“According to Bishop Fernández (Víctor Manuel Fernández, rector of the Catholic University of Argentina, whom Franics appointed bishop in May 2013), Francis believes in the participation of the people of God (bishops, priests, and laity) in the church’s decision-making processes. The pope is interested in reforming more than the Curia. That is important, but it won’t solve all the church’s structural problems. The church needs more ‘synodality.’ That is, the church must develop processes through which all Catholics ‘can feel represented and listened to…giving more autonomy to the local churches.’ In this sense, it is time for ‘more listening to the people of God.’
“But listening entails risk. If the pope really does want to allow all Catholics a place at the table, then he’ll have to listen to a lot of people who aren’t especially pleased with his leadership so far.”
By Massimo Faggioli, Commonweal magazine — Click here to read the rest of this article.
On the question of how far papal authority extends, the canon law of the Catholic Church could not be clearer: ‘The vicar of Christ … possesses full, immediate, and universal ordinary power in the Church, which he is always able to exercise freely.’ (Can. 331) Note that canon law does not say, ‘except in cases of priestly sex abuse of children.’ Canon law does not say that priests and bishops are independent contractors. Canon law does not say that what happens in Catholic parishes and dioceses around the world has nothing to do with Rome. In fact, another canon reads, ‘By virtue of his office, the Roman pontiff not only possesses power over the universal church, but also obtains the primacy of ordinary power over all particular churches and groups of them.’ (Can. 333)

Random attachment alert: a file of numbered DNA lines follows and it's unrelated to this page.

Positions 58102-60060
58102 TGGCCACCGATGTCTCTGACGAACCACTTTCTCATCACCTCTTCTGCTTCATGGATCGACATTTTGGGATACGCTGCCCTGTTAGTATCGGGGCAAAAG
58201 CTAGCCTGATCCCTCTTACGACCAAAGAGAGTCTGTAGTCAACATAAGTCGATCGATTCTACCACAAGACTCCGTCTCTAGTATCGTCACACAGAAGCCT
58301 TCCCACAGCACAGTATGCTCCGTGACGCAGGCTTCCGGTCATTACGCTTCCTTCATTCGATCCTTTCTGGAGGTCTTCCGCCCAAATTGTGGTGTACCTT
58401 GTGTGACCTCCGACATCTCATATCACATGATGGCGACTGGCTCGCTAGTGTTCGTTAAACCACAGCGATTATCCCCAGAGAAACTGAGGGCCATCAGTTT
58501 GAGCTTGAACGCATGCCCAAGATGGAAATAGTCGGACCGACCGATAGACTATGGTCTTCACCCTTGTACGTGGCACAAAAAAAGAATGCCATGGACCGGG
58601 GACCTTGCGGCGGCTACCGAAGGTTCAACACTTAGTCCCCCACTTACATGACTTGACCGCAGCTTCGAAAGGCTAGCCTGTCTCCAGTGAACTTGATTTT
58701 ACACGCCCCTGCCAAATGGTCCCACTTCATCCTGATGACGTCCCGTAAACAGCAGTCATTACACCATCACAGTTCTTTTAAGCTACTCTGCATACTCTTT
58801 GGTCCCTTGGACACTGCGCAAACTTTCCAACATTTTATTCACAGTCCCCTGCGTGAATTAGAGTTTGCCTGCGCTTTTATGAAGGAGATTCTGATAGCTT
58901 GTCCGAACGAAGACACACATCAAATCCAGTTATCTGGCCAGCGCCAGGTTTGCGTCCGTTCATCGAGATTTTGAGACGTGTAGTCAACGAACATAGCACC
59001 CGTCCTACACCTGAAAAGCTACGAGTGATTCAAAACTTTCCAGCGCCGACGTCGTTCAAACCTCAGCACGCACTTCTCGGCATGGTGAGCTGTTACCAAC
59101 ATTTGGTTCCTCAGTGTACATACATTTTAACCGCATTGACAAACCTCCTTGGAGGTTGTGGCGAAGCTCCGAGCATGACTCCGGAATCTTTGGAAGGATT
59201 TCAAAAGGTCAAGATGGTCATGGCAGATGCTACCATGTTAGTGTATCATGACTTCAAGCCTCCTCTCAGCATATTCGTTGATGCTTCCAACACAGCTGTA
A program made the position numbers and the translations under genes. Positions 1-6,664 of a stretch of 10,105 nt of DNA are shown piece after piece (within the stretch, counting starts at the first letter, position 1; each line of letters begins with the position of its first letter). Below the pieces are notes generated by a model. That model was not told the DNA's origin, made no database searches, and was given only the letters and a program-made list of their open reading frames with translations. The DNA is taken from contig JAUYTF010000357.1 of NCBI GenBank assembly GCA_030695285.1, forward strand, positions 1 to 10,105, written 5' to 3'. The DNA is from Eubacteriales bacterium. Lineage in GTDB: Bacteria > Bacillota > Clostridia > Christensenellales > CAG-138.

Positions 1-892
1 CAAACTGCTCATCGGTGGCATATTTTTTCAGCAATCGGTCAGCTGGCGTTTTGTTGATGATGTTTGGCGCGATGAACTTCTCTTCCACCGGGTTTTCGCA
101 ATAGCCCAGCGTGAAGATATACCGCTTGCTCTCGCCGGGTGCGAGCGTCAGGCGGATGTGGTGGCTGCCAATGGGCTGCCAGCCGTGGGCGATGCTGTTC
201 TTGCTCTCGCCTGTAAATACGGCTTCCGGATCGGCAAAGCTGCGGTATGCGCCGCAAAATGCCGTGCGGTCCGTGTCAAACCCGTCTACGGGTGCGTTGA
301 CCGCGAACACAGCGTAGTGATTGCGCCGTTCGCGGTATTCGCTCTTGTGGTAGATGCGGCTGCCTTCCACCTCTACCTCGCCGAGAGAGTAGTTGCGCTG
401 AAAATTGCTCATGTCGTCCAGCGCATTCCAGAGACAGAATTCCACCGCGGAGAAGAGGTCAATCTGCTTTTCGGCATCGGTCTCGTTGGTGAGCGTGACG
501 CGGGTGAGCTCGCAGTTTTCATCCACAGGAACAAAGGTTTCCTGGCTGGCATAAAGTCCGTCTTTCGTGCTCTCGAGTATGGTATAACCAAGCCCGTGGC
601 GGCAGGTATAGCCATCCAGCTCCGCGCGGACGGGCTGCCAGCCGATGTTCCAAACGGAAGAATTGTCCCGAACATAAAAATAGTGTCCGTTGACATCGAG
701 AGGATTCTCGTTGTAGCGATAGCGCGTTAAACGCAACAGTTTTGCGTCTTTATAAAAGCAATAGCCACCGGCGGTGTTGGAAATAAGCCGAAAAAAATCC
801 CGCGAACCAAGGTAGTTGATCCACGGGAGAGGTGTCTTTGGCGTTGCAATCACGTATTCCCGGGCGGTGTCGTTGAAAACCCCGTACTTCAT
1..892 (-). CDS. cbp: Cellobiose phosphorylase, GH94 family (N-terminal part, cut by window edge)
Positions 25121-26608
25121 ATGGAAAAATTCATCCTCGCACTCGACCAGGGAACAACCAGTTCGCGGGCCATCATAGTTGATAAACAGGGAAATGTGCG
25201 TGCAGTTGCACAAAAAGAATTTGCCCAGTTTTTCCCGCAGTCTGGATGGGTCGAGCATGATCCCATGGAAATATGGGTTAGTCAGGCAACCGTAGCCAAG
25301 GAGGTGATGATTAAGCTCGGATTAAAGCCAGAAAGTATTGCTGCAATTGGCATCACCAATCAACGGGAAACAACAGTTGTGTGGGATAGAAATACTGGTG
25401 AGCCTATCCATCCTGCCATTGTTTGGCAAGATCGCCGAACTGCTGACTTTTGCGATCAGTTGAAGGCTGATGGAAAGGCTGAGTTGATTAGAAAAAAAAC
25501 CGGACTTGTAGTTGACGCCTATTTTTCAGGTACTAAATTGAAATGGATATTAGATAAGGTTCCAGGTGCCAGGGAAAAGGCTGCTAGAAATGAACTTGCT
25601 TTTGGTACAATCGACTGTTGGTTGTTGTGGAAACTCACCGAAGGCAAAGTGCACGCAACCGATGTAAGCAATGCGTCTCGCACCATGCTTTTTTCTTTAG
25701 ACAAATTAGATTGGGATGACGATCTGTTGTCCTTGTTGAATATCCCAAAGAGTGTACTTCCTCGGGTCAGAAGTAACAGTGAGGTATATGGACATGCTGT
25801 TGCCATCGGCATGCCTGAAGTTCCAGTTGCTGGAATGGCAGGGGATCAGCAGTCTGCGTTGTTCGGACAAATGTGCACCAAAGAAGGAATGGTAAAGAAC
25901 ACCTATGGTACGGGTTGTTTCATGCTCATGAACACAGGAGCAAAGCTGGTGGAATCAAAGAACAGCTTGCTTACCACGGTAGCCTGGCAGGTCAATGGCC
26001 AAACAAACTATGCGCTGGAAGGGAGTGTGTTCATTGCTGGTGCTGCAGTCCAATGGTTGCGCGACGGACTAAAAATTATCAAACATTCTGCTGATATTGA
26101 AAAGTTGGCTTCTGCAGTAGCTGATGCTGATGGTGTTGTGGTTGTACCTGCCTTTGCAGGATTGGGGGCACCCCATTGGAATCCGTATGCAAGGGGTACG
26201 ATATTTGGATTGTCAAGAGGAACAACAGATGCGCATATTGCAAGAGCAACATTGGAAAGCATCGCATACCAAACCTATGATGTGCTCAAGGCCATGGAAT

“How to square that sweeping papal power with the shameless dodge put forward by the Holy See in this era of church disgrace — the claim that, when it comes to protecting children from abuse, the Roman Catholic Church is legally responsible only to safeguard those living in the confines of Vatican City, a tiny city-state that would fit inside New York’s Central Park eight times …”
By James Carroll, The Boston Globe — Click here to read the rest of this column.
Vatican Abuse Prosecutor Says Rome ‘Well Aware’ of Accountability Problem / National Catholic Reporter
“The Vatican’s top prosecutor for sex abuse cases says Rome is “well aware” of how frustrated many people are with perceived confusion about how to hold bishops accountable when they’re accused of failing to make a “zero tolerance” policy stick and hopes a solution will emerge from debates over curial reform under Pope Francis.” By John L. Allen, Jr., National Catholic Reporter
Click here to read the rest of Allen’s article.